In the last comparable recession, which we know wasn’t anywhere near as deep as the Great Recession just endured, U.S. jobless claims peaked at 695,000 in October 1982.
U.S. and Japanese monetary policy does not always move hand in glove, but meetings of the countries’ respective central banks in the next few days are likely to spell out the same thing — that the job of economic recovery is by no means over.
After financial firms slashed hundreds of thousands of jobs in 2007 and 2008, the bloodletting slowed in 2009 as major banks rebounded from the financial crisis. Even though firms like Goldman Sachs Group Inc and JPMorgan Chase & Co reported billions of dollars in profit, they still did not announce major hiring initiatives.
Michael Pettis, a professor and China expert at the Carnegie Endowment for International Peace, has put together a thorough and informative look at all things U.S.-China trade. It’s well worth reading and watching the entire thing, but here’s a few highlights that jump out:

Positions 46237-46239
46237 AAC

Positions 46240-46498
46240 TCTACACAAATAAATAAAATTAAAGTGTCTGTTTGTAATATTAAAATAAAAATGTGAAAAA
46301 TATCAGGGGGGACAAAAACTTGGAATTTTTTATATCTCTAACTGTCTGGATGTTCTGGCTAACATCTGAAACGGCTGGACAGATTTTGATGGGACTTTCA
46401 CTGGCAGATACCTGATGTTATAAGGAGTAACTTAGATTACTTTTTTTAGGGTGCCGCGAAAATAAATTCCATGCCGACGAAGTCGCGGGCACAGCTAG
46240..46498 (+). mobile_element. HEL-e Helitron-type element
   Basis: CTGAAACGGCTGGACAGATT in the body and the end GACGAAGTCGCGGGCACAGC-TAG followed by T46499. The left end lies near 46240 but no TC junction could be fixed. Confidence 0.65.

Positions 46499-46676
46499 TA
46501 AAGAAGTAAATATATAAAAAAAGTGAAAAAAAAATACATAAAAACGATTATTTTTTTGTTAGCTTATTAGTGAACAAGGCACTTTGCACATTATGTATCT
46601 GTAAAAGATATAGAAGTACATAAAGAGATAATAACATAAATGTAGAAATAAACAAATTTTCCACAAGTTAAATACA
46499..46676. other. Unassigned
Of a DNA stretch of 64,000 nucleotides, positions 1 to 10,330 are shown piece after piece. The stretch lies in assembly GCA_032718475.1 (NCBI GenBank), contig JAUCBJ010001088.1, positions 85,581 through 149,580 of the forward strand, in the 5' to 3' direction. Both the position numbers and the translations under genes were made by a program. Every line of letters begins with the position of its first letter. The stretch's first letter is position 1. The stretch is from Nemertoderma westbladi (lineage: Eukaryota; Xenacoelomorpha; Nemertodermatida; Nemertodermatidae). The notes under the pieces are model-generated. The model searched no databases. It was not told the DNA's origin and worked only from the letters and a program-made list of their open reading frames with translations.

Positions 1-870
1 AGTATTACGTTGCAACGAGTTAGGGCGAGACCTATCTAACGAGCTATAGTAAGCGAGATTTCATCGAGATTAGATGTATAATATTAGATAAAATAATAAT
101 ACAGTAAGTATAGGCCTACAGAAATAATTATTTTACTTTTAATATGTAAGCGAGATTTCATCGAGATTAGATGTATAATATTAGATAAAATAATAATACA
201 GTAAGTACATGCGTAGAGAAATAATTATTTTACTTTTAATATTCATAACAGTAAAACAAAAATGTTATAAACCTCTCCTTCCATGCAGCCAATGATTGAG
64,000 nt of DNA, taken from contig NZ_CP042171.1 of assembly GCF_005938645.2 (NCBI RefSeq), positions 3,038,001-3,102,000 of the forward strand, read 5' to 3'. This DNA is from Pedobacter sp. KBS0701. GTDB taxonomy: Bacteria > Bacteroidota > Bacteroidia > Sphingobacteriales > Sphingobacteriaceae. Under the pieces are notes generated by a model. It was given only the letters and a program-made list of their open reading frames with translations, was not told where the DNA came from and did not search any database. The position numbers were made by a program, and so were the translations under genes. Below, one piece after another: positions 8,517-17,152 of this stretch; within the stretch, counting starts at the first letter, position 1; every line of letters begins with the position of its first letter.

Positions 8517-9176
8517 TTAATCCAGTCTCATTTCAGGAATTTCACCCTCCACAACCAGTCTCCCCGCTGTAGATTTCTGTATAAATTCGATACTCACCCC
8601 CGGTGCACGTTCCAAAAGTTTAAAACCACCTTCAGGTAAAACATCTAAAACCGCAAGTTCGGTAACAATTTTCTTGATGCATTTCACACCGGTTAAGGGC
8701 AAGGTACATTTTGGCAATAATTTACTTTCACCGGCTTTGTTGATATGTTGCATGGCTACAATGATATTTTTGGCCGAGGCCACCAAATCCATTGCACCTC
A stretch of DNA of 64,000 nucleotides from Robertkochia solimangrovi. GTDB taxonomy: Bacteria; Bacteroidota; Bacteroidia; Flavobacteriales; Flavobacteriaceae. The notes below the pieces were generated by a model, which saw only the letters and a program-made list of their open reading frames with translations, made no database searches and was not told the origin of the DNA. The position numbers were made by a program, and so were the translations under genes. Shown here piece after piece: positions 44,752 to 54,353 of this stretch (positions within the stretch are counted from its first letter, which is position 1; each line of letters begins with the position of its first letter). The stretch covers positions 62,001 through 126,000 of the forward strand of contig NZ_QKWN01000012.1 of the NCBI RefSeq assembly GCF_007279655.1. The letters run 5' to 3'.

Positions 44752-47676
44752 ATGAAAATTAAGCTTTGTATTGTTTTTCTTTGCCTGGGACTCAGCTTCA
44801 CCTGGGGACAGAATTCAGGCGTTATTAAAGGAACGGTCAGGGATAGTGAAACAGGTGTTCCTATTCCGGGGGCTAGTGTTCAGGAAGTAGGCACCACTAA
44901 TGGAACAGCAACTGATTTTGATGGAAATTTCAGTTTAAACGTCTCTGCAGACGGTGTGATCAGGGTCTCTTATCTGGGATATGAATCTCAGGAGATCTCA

from UK News:
So how was it for you?
Chancellor Alistair Darling threw the dice in his pre-budget report in an attempt to bolster Labour's chances of winning the general election in 2010.
It may not get as much attention as the monthly employment report or GDP figures, but the U.S. Federal Reserve Bank of Chicago’s gauge of the national economy has a good track record of distinguishing economic expansions from recessions. And it’s suggesting that the U.S. recovery may be wobbling.
The latest Blue Chip survey of economists is out this morning, and there’s general agreement on one point: the longest recession since the Great Depression is about to end, if it hasn’t already. Some 87 percent of the economists surveyed thought the National Bureau of Economic Research will eventually declare the recession ended prior to the end of September.